|366th Infantry Regiment|
Coat of arms
|Branch||United States Army Reserve|
|Garrison/HQ||Fort Devens, Massachusetts|
|Motto(s)||"Labor Conquers All Things."|
World War I,|
World War II
Edmund R. Andrews,|
Howard D. Queen,
The 366th Infantry Regiment was an all African American (segregated) unit of the United States Army that served with distinction in both World War I and World War II. The unit was unique because it was one of the few Negro units with all its own officers and personnel; the U.S. military did not desegregate until after World War II, and in most of the segregated units, all of the officers were white. During World War II, the unit saw combat in Italy as part of the 92nd Infantry Division (colored), 5th Army.
World War I
The 366th Infantry was constituted 16 August 1917 in the National Army as the 366th Infantry and assigned to the 92nd Division and organized at Camp Dodge, Iowa, in November 1917.
In WWI the regiment served overseas as a part of the 92nd Division, National Army and earned credit for battle participation as follows:
- St. Die Sector (Lorraine), August 23, 1918 – September 20, 1918
- Meuse-Argonne Sector, September 26, 1918 – October 5, 1918
- Marbach Sector (Lorraine) October 8, 1918 – November 1918
The 366th Infantry was demobilized 25 March 1919 at Fort Oglethorpe, Georgia, and reconstituted 16 December 1940 in the Regular Army.
World War II
- Attached to the 1st Service Command on 1 May 1943 and to the XIII Corps on 1 September 1943.
- Moved to A. P. Hill Military Reservation, Virginia 14 October 1943 and to Camp Atterbury, Indiana 23 November 1943 under XX Corps.
- Assigned XXII Corps 21 January 1944 and staged at Camp Patrick Henry, Virginia 22 March 1944 until it departed Hampton Roads P/E (Point of Embarkation) 28 March 1944.
- Arrived North Africa 6 April 1944 and attached to 15th Air Force Service Command for airfield security duties from Sardinia to the Adriatic coast.
- Assigned to Fifth Army 4 November 1944 and arrived Livorno, Italy 21 November 1944 for attachment to the 92nd Infantry Division until 25 February 1945.
- Disbanded in Italy on 28 March 1945 and personnel transferred into the 224th and 226th Engineer General Service Regiments.
Colonel Howard Donovan Queen was the commanding officer (CO) at the time of embarkation in March 1944. Although the 366th Infantry had been at "combat readiness", after a prolonged period which was devoted only to guard duty, Queen felt that they needed at least three months for preparation to be "combat ready". Queen wrote a significant request for withdrawal from active command and included his guarded reservations in regard to his deeply held tenets. In spite of this it was decided in November 1944 to attach the 366th Infantry to the 92nd Division.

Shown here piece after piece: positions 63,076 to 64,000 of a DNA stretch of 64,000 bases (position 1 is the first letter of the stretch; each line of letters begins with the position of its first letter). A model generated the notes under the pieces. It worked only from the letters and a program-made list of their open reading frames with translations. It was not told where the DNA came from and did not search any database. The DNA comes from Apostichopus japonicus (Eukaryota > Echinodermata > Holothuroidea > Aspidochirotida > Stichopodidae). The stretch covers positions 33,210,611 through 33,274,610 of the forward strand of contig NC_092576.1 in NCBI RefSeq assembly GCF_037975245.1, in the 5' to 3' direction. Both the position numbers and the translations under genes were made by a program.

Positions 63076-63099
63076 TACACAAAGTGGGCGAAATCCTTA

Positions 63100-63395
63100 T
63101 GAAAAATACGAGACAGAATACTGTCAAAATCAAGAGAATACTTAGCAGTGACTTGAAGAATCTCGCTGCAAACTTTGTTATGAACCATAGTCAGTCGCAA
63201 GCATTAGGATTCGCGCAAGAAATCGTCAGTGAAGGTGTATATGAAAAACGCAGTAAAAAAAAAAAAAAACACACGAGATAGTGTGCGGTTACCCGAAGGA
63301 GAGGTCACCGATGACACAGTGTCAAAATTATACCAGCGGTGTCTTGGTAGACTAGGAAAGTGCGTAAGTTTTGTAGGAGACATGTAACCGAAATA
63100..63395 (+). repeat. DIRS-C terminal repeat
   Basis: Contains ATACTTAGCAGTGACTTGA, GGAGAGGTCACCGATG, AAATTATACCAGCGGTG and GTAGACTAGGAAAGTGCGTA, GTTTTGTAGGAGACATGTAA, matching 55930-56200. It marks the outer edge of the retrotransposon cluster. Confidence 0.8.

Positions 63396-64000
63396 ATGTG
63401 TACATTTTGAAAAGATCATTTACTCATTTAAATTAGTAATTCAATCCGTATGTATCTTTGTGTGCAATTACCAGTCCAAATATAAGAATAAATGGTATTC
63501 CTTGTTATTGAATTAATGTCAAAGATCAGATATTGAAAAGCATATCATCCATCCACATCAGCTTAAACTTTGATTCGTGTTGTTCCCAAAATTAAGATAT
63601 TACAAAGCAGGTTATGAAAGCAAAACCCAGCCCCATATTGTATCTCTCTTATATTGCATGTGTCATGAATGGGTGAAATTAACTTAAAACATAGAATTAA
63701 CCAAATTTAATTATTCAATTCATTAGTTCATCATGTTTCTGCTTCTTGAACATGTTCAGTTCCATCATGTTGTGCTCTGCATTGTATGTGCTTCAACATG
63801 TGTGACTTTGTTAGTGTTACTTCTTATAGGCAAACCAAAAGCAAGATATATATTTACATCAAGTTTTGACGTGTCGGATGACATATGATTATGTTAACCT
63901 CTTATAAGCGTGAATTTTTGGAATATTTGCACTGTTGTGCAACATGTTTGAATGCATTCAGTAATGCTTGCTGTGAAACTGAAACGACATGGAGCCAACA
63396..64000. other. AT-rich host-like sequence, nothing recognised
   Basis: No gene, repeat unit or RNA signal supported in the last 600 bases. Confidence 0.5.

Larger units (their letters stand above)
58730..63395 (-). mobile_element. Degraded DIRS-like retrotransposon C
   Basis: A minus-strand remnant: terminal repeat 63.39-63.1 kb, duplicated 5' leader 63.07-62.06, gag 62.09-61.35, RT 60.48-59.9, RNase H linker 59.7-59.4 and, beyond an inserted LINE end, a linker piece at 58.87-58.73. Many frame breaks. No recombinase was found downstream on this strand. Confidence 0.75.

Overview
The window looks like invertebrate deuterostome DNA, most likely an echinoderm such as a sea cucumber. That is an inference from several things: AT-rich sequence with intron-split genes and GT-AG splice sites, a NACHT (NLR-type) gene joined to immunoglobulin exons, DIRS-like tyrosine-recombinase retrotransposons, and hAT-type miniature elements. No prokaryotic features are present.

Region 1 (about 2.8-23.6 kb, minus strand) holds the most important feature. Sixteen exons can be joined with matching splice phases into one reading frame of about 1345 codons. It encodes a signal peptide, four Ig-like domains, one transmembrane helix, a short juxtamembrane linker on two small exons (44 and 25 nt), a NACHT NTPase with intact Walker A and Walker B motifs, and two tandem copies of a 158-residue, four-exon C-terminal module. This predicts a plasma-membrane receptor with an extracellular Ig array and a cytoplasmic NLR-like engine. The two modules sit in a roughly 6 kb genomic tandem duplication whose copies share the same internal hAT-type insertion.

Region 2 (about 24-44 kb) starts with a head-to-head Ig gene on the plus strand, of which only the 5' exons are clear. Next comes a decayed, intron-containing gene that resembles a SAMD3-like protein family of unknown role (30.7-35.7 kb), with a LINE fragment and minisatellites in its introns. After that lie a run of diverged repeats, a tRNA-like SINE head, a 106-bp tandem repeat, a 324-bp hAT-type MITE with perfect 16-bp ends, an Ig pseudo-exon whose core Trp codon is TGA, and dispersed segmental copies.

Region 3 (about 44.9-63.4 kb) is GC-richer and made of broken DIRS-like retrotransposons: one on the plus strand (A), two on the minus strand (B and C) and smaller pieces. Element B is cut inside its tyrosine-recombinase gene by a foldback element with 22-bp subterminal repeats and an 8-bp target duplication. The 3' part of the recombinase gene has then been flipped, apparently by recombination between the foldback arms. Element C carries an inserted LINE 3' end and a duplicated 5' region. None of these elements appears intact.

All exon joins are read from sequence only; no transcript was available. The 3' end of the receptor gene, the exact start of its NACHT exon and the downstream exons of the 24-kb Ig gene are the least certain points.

Prior to the attachment of the 366th Infantry, the 92nd Division saw action at the Battle of Monte Cassino, and were in the vanguard of the 5th Army's liberation of Rome as one of the first units to reach the city, two days before the Normandy Invasion. (As a gesture of thanks, they received a papal blessing at a special ceremony in Saint Peter's Square.)
- Edward William Brooke III: First African American after Reconstruction elected to the United States Senate.
- John Robert Fox: posthumously awarded the Medal of Honor in January 1997 for his heroic self-sacrifice on December 26, 1944 in Italy.
The 366th Infantry Regiment was awarded two campaign streamers for the Colors; the first for Meuse-Argonne Lorraine (September 1918 to November 1918), and the second for Rome-Arno (January 1944 to September 1944).
The Regimental Shield incorporated the Cross of Lorraine. The Regimental Motto was, "Labor Conquers All Things."
- Edward Brooke (2006). Bridging The Divide: My Life. Rutgers University Press. ISBN 0-8135-3905-6. http://rutgerspress.rutgers.edu/acatalog/__Bridging_the_Divide_379.html.
- Elliott V. Converse III (1997). The Exclusion of Black Soldiers from the Medal of Honor in World War II. McFarland & Company. ISBN 0-7864-0277-6.
- Truman K. Gibson, Jr. (2005). Knocking Down Barriers: My Fight for Black America. Northwestern University Press. ISBN 0-8101-2292-8. http://www.nupress.northwestern.edu/title.cfm?ISBN=0-8101-2292-8.
- Hondon B. Hargrove (1985). Buffalo Soldiers in Italy: Black Americans in World War II. McFarland & Company. ISBN 0-89950-116-8.
- Ulysses Lee (2000) . "XIX - Mountain and Plain". The Employment of Negro Troops. United States Army Center of Military History. CMH Pub 11-4 and LCC 66-60003. http://www.history.army.mil/books/wwii/11-4/chapter19.htm.
- James A. Sawicki (1981). Infantry Regiments of the U.S. Army. Wyvern. p. 522. ISBN 0-9602404-3-8.
- Shelby L. Stanton (1984). Order of Battle, U. S. Army, World War II. California Presidio Press. p. 252. ISBN 0-88365-775-9.
- Harrold E. Russell, Jr. (2008). Company I 366th Infantry. RoseDog Books. p. 34. ISBN 978-0-8059-8992-2.
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